How to celebrate Christmas abroad without your family


It’s this time of the year, when you should spend time with your family and loved ones. However, it can be difficult when living abroad, many thousands of miles away.

Since I’ve already celebrated Christmas 4x abroad, I’d like to share my experiences and tips with you.

Christmas in the USA

My first year abroad on Christmas was the hardest but also nicest at the same time. I spent it in the USA with my host family and all their family members, which were at least 30 of them.

I really enjoyed it since I rather have a small family. With this big host family it was a real American Christmas, how I imagined it from movies – lots of food, playing games, laughing and talking.

I wasn’t even bothered too much, of the fact, that I could only unwrap my presents the 25th instead of 24th.

Christmas abroad in USA

Christmas in Mexico

My second Christmas abroad I spent in Mexico with, let’s say, my temporary/local family. They took good care of me in the beginning and in the end of my stay.

For Christmas in Mexico, I was really excited as I thought it would be totally different. In fact, it wasn’t.

The whole family came over from all around Mexico, lots of food was offered and presents were unwrapped on the 24th. Just like in Germany.

Only the food was way different than the one I usually eat on that day – less meat and more fish, tortillas and tacos. It was the first time I ate Octopus in tortillas. To my surprise, I loved it and ate about 5 or more of them. On the next day I had the results *laugh*. Anyways, it was worth the moment.

One thing Mexicans do differently though is (maybe it was just my family there) that they light artificial fireworks for Christmas after dinner. In Germany this is usually a tradition for New Years.

Everyone who does not know why I lived in Mexico for 6 months, can find out more on my blog.

Christimas abroad in Mexico

Christmas in Ireland

My 3rd and 4th Christmas abroad, I celebrated in Ireland with my close friends who were also “stuck” because of work.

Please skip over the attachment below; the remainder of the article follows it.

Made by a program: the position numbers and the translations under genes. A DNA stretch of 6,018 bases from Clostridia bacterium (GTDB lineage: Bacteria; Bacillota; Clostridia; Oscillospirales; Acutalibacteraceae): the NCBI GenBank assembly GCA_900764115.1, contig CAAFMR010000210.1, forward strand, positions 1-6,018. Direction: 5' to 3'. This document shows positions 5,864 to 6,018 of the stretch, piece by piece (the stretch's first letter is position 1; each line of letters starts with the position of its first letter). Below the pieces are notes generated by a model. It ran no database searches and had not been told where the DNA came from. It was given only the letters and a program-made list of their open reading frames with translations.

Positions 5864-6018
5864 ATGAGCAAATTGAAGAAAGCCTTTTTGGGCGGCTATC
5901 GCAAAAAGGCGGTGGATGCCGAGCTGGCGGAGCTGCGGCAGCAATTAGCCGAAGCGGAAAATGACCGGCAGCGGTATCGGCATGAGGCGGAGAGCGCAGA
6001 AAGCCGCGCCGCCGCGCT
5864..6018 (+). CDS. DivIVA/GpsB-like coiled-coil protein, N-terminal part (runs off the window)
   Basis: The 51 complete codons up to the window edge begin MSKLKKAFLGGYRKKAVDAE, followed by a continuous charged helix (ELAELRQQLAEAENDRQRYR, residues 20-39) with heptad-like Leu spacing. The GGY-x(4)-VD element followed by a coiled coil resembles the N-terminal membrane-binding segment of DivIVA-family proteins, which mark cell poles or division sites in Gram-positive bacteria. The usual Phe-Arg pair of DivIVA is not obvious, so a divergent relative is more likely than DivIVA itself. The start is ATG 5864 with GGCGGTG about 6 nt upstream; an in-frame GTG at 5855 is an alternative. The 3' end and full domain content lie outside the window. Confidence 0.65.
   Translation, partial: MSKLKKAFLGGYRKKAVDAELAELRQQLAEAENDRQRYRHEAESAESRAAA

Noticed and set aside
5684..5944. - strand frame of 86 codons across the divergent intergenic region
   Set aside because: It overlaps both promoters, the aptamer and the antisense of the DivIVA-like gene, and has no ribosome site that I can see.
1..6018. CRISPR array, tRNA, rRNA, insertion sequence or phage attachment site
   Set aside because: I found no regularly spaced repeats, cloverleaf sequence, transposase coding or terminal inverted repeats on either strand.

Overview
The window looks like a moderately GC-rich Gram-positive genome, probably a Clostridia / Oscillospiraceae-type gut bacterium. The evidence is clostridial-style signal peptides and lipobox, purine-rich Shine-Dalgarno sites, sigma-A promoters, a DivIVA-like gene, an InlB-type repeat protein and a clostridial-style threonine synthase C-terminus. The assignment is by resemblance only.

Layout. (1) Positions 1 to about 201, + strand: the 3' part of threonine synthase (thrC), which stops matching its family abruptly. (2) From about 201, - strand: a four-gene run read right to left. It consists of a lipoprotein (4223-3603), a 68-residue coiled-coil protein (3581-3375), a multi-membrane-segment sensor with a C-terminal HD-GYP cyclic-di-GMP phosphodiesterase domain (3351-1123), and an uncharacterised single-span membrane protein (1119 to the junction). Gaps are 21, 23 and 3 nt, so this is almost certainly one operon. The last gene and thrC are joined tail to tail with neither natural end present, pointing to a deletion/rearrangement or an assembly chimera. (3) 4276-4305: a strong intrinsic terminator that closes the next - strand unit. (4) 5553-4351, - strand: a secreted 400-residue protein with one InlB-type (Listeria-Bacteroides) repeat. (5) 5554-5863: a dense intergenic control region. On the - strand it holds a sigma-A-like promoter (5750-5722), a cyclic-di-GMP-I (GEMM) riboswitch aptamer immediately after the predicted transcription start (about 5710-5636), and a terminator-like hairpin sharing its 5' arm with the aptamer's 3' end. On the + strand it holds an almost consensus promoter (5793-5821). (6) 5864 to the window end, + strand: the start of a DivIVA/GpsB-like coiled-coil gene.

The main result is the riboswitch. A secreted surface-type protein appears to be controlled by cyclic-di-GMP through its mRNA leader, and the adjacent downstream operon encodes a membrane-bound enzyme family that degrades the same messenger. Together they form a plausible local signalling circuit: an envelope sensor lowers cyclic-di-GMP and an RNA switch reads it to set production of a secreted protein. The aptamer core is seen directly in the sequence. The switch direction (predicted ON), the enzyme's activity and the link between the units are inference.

We had a really nice international Christmas dinner with people from France, Germany, The Netherlands, Portugal and Malta.

We came up with a three course Christmas dinner, funny games, some drinks and small presents (of course). Let me tell you, I had a great time and lots of delicious food.

Christmas celebrations in Ireland

In all examples, you see, I created myself a “temporary new family” of people, I enjoyed spending time with those days.

I mean, isn’t Christmas all about spending time with people you like and enjoy being around? Those include close friends or other people, who are important to you for one reason or another.

One Christmas away from your “real” family (considering you will most likely spend around 40+ more together) is nothing that you are going to regret, as you will catch up later. Plus, you will have so much fun with new traditions and rituals, enjoy delicious food, laugh out loud (when it comes to language barriers) and much more.

I am happy to say that I have at least 3 families around the globe now, of which each of them would welcome me back with open arms. One American, one Mexican and one German.

I love all of you and can’t wait to see you again. In that sense:

Merry Christmas!

Feliz Navidad!

Frohe Weihnachten!

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